Forces for Organizational Change

Today I will continue with the theme of organizational change that I started on in my last post by providing a brief overview of the key forces that drive companies to consider changes to their human resources, functional skills, technology, and organizational structure.  The need to undertake some form of organizational change can arise from any of the same forces that define the environment in which companies must compete: competitive forces, economic forces, political forces, global forces, demographic forces, social forces and ethical forces.  Examples of how each of these forces can impact organizational design include the following:

  • Competitive forces generally require actions that will allow the company to keep up with and surpass the skills of competitors with respect to efficiency (e.g., cost of production), innovation and product quality and reliability.
  • Economic and political forces continuously impact the market conditions and rules under which companies produce and sell their goods and services and will cause them to reconsider how and where they engage in production and sales activities.  The rise of economic and political unions (e.g. European Union) and increasing use of free trade agreements has changed traditional notions of market entry strategies and provided foreign competitors with new advantages.
  • Global forces are clearly important as companies expand into new foreign markets with different languages, cultures and business practices.  Changes in the organizational structure will be required in order to allow companies continue to achieve the economies of scale and other advantages associated with global strategies while simultaneously acting like a local firm in foreign markets and satisfying the specific requirements of customers in each country.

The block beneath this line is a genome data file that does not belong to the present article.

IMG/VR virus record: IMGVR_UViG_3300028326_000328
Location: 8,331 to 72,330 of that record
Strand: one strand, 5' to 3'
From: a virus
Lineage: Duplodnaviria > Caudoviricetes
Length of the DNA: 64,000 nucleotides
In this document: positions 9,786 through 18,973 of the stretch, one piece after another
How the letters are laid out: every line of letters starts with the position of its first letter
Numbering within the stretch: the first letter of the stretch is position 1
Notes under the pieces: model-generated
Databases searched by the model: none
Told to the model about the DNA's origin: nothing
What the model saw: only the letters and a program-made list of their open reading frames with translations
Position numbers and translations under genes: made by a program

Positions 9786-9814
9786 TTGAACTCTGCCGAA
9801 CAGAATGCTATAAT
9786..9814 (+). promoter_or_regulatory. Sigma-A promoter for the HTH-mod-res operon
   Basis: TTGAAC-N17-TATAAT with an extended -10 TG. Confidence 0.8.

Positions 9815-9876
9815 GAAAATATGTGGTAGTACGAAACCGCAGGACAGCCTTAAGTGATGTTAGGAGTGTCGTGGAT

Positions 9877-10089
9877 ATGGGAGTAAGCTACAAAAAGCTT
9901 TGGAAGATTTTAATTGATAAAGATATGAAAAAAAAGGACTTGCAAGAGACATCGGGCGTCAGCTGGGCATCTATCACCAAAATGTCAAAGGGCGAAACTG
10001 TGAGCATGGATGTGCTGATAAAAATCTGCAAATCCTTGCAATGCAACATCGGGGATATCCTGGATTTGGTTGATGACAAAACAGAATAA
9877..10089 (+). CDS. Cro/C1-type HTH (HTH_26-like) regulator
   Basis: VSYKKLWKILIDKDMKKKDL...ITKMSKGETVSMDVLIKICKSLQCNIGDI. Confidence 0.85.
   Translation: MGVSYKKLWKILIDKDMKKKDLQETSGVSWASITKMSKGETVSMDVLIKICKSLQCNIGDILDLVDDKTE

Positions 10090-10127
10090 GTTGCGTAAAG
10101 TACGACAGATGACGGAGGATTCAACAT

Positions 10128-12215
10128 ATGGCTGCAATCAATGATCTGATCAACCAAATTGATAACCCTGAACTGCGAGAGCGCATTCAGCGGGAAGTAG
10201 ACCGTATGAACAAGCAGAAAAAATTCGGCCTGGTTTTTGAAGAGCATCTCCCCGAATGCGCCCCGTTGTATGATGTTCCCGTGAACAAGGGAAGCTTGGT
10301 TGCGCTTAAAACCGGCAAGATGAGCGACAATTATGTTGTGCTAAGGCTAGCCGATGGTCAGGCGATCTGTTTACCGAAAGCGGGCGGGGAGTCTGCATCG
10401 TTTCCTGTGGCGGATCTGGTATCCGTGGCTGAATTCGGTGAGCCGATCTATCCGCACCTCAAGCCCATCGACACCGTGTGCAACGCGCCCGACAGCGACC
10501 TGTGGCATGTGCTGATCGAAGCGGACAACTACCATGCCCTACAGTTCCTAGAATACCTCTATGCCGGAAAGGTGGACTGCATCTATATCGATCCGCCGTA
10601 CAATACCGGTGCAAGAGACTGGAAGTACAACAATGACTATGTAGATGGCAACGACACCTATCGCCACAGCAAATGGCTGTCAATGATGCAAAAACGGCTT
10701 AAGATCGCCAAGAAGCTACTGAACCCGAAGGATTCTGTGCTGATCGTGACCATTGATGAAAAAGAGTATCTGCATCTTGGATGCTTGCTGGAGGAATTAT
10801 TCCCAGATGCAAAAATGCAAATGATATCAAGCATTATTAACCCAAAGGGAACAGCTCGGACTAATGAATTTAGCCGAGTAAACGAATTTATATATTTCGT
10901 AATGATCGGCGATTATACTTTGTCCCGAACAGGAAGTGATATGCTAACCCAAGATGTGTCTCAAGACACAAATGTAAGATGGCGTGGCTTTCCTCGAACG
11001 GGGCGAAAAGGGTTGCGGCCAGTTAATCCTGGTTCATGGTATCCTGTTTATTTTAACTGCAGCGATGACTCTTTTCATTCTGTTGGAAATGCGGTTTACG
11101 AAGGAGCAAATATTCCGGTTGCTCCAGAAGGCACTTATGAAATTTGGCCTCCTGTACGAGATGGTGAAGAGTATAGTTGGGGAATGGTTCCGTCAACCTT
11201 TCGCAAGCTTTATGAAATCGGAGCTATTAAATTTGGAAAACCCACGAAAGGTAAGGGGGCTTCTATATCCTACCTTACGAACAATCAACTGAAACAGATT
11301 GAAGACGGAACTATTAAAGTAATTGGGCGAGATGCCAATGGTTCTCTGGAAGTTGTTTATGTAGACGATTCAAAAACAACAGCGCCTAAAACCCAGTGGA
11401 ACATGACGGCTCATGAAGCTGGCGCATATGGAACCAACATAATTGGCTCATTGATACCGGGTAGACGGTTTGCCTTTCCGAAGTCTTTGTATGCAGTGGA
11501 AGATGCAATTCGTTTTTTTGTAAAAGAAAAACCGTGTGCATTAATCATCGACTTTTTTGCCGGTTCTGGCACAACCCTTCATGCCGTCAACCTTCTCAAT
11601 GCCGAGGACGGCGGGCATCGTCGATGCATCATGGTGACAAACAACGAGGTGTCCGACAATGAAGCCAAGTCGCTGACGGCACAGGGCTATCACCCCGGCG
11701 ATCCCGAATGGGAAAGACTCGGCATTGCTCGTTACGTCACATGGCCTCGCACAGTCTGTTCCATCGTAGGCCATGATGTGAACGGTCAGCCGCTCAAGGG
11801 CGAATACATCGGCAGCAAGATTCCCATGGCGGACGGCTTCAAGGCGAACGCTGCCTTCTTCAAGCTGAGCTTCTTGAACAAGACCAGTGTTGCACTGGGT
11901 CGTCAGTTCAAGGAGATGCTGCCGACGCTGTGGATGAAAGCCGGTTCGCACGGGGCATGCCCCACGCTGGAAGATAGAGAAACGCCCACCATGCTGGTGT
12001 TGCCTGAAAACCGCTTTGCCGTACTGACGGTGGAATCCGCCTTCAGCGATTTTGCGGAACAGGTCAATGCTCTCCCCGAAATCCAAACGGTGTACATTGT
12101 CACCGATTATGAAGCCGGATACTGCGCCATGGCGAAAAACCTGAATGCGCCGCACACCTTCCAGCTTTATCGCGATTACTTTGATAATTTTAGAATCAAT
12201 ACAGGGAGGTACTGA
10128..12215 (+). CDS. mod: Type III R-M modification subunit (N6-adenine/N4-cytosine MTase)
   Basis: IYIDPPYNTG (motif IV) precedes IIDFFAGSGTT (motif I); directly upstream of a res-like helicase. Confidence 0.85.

• Demographic forces are important internal and external factors for companies.  In the workplace companies must address the rising levels of diversity among personnel and must create and effectively administer managerial and reward systems that take into account the needs and expectations of employees drawn from a wide demographic spectrum.  In the marketplace companies must be prepared to tailor their products and services to the unique demands of specific demographically defined customer groups.
  • Social forces have a substantial impact on what employees expect and want out of their careers and the companies they select for employment.  Employees have a keener interest in lifestyle balance that employers must consider accommodating and firms must also be prepared to offer employees more opportunities for professional development through training and job rotation.
  • Ethical forces are continuously pushing companies to embrace socially responsible business practices and act in an honest and ethical manner.  Laws and regulations pertaining to ethical behavior have proliferated in the United States and in many foreign countries and companies must establish and follow internal rules and procedures to ensure that laws are obeyed and ethical problems are brought to light, independently reviewed and positively resolved.  Ethical forces are also at work when companies develop strategies to carry out their activities in ways that preserve the environment and respect the human rights of others (e.g., ensuring the foreign suppliers refrain from operating “sweatshops” and otherwise mistreating their workers).

The content in this post has been adapted from material that will appear in Business Transactions Solutions (2008) and is presented with permission of Thomson/West.  Copyright 2008 Thomson/West.  For more information or to order call 1-800-762-5272.

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